Wellington Scoop

$630m Kapiti Expressway open for traffic: faster, but noisier for the locals

The Transport Agency has today opened the 18km expressway from Mackays Crossing to Peka Peka.

It says that traffic is flowing freely. (After spending $630million, could it have expected anything else?) But inexplicably it also has issued a warning: take care while driving.

A week ago, there was a formal opening, but this didn’t include traffic. Only politicians.

News from Kapiti Coast District Council
The Mackays to Peka Peka section of the Expressway opened to traffic early this morning and many Kāpiti Coast residents have embraced the opportunity to experience the first section of the Wellington Northern Corridor road of national significance.

Kāpiti Coast District Deputy Mayor Janet Holborow says it’s been a long, and at times difficult journey for the Kapiti Coast community, but we now have a much needed second north-south connection which will improve our resilience to weather events and traffic accidents and enhance connections within our district.

“For Kapiti residents who regularly commute to and from Wellington the shorter and more reliable journey is a welcome addition to the Kapiti Coast, but for others who live in close proximity to the Expressway coming to terms with the noise and environmental impacts imposed by the Expressway will take some time,” she said.

The Council has fought hard throughout the design and construction of the Expressway to advocate for and on behalf of the community for measures such as noise walls, bunds and significant areas of planting to minimise the noise and visual impacts of the Expressway and the 16 km off-road cycleway, walkway and bridleway.

The Deputy Mayor said it hasn’t been an easy road but the strength of the Council’s relationship with the Transport Agency and the Alliance has meant that the Council has been able to lobby on behalf of community for mitigations and environmental enhancements that will benefit the district for years to come.

“We acknowledge that it will take some time for people to get used to the Expressway and changes to traffic patterns and volumes on our local roads but on the flip side our community has gained a valuable roading asset that will make for safer and more reliable journeys and deliver significant economic benefit.”

As attention moves to the Peka Peka to Otaki section of the Kāpiti Expressway, the Council is continuing to work collaboratively with the Transport Agency and its partners to ensure this section of highway is of equal quality and positively contributes to the community district’s wellbeing.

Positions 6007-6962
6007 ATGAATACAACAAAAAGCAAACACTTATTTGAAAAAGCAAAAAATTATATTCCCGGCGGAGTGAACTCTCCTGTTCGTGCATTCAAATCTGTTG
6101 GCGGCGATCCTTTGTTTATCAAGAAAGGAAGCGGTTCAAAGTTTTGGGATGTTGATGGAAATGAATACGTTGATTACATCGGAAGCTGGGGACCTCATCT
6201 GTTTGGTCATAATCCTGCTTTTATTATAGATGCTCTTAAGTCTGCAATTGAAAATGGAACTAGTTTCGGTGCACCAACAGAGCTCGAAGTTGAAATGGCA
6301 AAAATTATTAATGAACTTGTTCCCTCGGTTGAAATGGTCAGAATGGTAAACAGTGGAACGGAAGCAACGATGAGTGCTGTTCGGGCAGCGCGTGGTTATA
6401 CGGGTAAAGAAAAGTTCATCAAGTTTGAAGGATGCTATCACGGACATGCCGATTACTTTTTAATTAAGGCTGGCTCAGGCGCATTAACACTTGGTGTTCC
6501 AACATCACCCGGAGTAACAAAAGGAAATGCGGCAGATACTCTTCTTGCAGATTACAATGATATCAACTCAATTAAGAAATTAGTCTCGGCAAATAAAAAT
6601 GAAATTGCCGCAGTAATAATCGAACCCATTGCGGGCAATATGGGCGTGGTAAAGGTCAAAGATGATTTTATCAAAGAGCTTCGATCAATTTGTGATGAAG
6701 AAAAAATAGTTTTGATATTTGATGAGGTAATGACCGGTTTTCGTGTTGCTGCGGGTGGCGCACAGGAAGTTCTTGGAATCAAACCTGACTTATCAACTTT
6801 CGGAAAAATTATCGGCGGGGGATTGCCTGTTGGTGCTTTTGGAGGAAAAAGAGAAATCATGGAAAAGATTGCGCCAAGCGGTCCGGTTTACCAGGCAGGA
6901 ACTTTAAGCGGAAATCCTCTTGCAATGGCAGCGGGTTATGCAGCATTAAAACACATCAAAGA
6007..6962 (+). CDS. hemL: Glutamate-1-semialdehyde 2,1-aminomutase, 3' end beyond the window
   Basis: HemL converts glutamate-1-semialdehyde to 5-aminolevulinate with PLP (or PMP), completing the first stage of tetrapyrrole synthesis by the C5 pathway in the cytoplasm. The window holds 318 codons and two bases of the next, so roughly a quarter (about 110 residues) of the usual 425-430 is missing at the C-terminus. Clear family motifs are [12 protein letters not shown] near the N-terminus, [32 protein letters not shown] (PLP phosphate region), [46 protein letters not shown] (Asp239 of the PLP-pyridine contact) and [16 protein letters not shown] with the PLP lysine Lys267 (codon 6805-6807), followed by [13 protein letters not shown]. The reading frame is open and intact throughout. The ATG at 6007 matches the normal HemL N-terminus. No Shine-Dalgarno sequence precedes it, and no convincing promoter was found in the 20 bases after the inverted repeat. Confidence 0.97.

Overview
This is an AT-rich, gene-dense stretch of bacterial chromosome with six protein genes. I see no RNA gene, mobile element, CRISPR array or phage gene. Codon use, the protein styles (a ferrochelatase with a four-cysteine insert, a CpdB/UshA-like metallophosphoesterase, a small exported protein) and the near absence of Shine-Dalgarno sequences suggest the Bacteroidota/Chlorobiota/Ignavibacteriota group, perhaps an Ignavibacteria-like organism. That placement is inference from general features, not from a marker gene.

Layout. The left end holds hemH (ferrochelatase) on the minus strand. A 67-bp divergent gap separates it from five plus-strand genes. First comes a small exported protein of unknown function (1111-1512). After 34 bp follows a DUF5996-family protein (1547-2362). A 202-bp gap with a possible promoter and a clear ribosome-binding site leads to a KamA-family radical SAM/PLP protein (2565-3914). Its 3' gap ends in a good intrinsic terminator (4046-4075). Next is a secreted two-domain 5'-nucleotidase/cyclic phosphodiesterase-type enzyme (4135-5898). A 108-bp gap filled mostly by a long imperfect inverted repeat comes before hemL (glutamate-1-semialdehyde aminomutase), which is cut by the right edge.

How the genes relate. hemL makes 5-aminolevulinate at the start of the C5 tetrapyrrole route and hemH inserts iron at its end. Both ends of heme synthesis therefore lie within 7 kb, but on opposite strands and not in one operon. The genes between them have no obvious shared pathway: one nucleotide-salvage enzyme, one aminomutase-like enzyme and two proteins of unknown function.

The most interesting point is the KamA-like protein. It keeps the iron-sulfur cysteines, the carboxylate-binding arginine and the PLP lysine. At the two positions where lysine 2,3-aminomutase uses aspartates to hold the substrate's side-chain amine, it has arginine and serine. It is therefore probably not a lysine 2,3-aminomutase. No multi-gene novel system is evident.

“The journey’s not over yet and we have a lot of work to do to ensure the Peka Peka to Ōtaki section delivers for our community,” the Deputy Mayor says.


  1. Mike, 24. February 2017, 11:57

    Another utter waste of money, $630million – part of billions being wasted on unneeded roading projects.
    Politicians are but economic hitmen.

  2. GB, 24. February 2017, 12:46

    Fantastic, quicker the rest is built the better.

  3. Stephen M, 24. February 2017, 19:31

    So GB you don’t mind paying higher taxes to fund roads that do very little to increase productivity in NZ. See the recent scoop article on what economists now think of large roading infrastructure projects. The boom came in the 50s but research shows little economic improvement since. Politicians are relying on old benefit models.

  4. Newtown, 26. February 2017, 7:58

    Is there a proper bike lane next to the road or am I mistaken?

  5. TrevorH, 26. February 2017, 13:14

    Thank goodness this project has been finally realized. The old road was unsafe and inadequate as is much of the roading in the Wellington region thanks to years of dithering. I can’t wait for Transmission Gully to be finished to replace the dangerous stretch through Paekakariki and Pukerua Bay especially, and provide another evacuation/resupply route for Wellington after the Big One. On to Levin and beyond!

  6. Libby Grant, 27. February 2017, 21:30

    Climate change is here and what are we doing about it? Building ‘roads of national significance’ based on shonky cost benefit analyses is stupid and wasteful. What we need are sustainable transport systems of national significance, housing of national significance and infrastructure of national significance not a continuation of our addiction to fossil fuels. Time to get into this century with a bold and visionary plan for the country we want to be.